For the keen tiger enthusiast, almost every sighting can provide interesting behavioral insight – either it cements previously known information, or it reveals a new facet of the nature of this elusive animal. I first saw the young tigress T-39 just walking through some undergrowth not too far away. The relatively sparse vegetation in Ranthambore provides less cover for both predator and prey, but in this case it was the herd of sambar nearby who were blissfully unaware of the tigress’ presence. T-39 climbed up the hillock and, much to our fascination, used the height to scope out the herd below. You could almost hear the wheels turning in her head as she carefully evaluated the deer from the perspective of a hearty meal. There were no chases or hunts in store for us though, as she soon came down from her vantage point and walked up close to the jeep. It was one of those glad moments when I saw her again at the exact same spot just about a year later.
March 2011 – T-24
Ranthambore still had lots in store for me – one morning in March 2011, as is my habit, I was out early enough to be the first jeep in the park. It has always paid off, and this time was no exception. As the jeep turned a corner among the forests, crossing the road in front of us was a massive tiger, T-24, the largest tiger in the park. He headed into the undergrowth, and we thought we’d lost him, but he soon reappeared, refusing to deny this early bird its well-deserved worm. For the next half an hour we had him all to ourselves, as he lay down on the road and almost went to sleep, occasionally getting up to make sure that we hadn’t dared to come any closer. In a while, disturbed perhaps by sounds that were lost on us, he got up and began to walk towards the jeep. He forced us to reverse the jeep down the road away from him for nearly 100 m before giving up and heading off into the forest. Later sightings taught me that this was a highly belligerent tiger – usually, if a jeep advances too close, a tiger will step back and snarl defensively, but T-24 was one who would step forward instead and growl assertively. Other jeeps were joining us by this time, and the regular tourist hungama was just beginning, but for me, the best part of the day was already over.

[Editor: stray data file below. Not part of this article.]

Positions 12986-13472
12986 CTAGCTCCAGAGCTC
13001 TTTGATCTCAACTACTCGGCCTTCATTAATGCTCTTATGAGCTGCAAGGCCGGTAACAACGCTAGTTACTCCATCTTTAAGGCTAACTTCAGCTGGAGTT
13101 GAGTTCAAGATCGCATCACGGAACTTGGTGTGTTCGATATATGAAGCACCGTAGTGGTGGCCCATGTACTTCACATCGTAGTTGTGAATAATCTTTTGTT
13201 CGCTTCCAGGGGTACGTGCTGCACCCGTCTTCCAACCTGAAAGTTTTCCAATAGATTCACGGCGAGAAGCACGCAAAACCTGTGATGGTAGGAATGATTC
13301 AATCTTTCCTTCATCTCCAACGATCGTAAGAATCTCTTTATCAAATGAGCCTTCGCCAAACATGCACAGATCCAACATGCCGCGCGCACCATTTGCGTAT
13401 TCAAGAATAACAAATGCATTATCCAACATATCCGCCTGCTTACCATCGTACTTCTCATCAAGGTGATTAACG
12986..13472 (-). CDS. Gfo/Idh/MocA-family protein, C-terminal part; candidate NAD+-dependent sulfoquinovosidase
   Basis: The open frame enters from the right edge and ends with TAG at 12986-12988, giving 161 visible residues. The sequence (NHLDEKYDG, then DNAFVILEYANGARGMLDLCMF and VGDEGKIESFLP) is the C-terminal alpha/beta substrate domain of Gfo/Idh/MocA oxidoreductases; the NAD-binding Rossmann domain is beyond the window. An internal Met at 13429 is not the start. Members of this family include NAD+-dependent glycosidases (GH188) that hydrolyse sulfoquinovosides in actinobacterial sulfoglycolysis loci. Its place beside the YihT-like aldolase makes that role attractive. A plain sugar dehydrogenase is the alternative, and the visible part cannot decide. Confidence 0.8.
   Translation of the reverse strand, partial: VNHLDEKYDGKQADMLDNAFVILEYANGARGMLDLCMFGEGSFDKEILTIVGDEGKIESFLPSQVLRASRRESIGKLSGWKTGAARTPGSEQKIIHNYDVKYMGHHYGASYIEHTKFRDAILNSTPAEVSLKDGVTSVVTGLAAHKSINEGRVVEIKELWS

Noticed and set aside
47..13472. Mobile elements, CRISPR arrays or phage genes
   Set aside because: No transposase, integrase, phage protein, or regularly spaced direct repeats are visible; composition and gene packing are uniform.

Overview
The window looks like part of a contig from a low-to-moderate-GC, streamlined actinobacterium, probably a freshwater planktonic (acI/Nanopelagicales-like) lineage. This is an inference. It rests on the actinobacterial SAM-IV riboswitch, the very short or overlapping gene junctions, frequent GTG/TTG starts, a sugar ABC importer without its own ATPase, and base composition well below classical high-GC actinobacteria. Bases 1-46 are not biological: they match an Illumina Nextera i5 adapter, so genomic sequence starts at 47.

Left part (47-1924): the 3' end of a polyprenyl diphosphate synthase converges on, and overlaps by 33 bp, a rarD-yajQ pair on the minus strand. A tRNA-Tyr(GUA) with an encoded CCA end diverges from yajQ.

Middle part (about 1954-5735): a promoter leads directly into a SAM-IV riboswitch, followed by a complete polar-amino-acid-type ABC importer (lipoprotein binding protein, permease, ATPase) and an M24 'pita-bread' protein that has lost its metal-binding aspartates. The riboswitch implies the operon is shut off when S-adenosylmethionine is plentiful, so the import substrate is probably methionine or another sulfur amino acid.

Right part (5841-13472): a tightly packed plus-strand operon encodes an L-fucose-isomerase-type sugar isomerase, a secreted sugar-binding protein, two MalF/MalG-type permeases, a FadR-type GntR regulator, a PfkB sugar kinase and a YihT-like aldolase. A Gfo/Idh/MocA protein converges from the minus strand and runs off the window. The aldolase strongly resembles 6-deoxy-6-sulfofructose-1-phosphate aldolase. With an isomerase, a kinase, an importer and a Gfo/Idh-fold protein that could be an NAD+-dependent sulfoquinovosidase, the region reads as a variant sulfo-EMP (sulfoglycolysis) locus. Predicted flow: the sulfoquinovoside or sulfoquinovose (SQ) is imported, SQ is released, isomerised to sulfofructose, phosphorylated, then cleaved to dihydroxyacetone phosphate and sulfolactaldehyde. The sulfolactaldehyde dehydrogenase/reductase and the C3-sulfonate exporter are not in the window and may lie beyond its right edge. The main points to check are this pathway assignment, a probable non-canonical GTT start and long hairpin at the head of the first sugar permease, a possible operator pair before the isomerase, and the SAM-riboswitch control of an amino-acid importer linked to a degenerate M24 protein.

June 2011 – Like popcorn in a microwave
March was not a fruitful month, so I decided to head back there in June, two months ago. Before going, I was worried about the rains, which as it turns out was an entirely misjudged anxiety. Visit Ranthambore in May and June to find out first-hand what popcorn feels like in the microwave. If (and I can’t imagine why) that isn’t your idea of the perfect trip, perhaps this will change your mind – in the dry months there is sparser vegetation, forcing ungulates to gather around watering holes, and when prey comes, can predator be far behind? On 7th June, the recorded temperature was 46.5 degrees Celsius, and I was roaming the forests of Ranthambore, my sympathies with corn growing by the minute. June is also the month of Aashaadha in the Hindu lunar calendar, making the Ganesh Mandir a bustling hotspot for religious tourism. Every Wednesday, the entry road to the park would be packed with devotees heading to pay their respects.
I suppose bearing the heat was a part of the pilgrimage for them, and though religion was not my motivator, I got my rewards as well – I had never before seen tigers mating, and this time I got lucky. T-41, the female, was the same tigress I had seen with her brother earlier and was probably in her first oestrus at the age of 27 months. T-6, the male, gained publicity later as the tiger who was seen stealing from Machli a meal she herself stole from a crocodile. There was a fierce fight between the two, which I was unfortunate enough to miss, even though I was in the park at the time. T-6 had also been suspected of killing a bullock and mauling a forest guard in February 2011. When I saw him though, it was love and not death that was on his mind.
It must have been in the air around that time, because from June 2010 to June 2011, Ranthambore has seen the birth of 18 cubs. It is an unprecedentedly high number, but how many survive to adulthood remains to be seen. “Among the tigresses who have given birth so far are T-5 who eventually died leaving behind the two newborns, tigresses T-13, T-31, T-8 with two cubs each and tigresses T-11, and T-26 with three cubs each,” say forest officials. T-19 has three cubs, which would bring the number to 17, though reports are touting the number 18. While I was not lucky enough to see any cubs myself, I did see the beautiful T-19 while she was clearly lactating. Her cubs themselves, aged 2 and a half to 3 months, were only seen by two cantors. Tourism minister Bina Kak had been among the first notice the lactating tigress in April 2011.
Cubs are a sign of healthy growing populations, a beacon of hope in the bleak conservation landscape. Ranthambore has faced down hunting, poaching, man-tiger conflict, skewed sex ratios and every other problem that a sanctuary can have. It has gone from a tiger population almost decimated, to a higher density than it can comfortably support. It has weathered every storm and still stands as one of the foremost wild tiger sanctuaries in the world. I am blessed to be able to appreciate everything that is Ranthambore, and its tigers have on me a hold that will never be broken.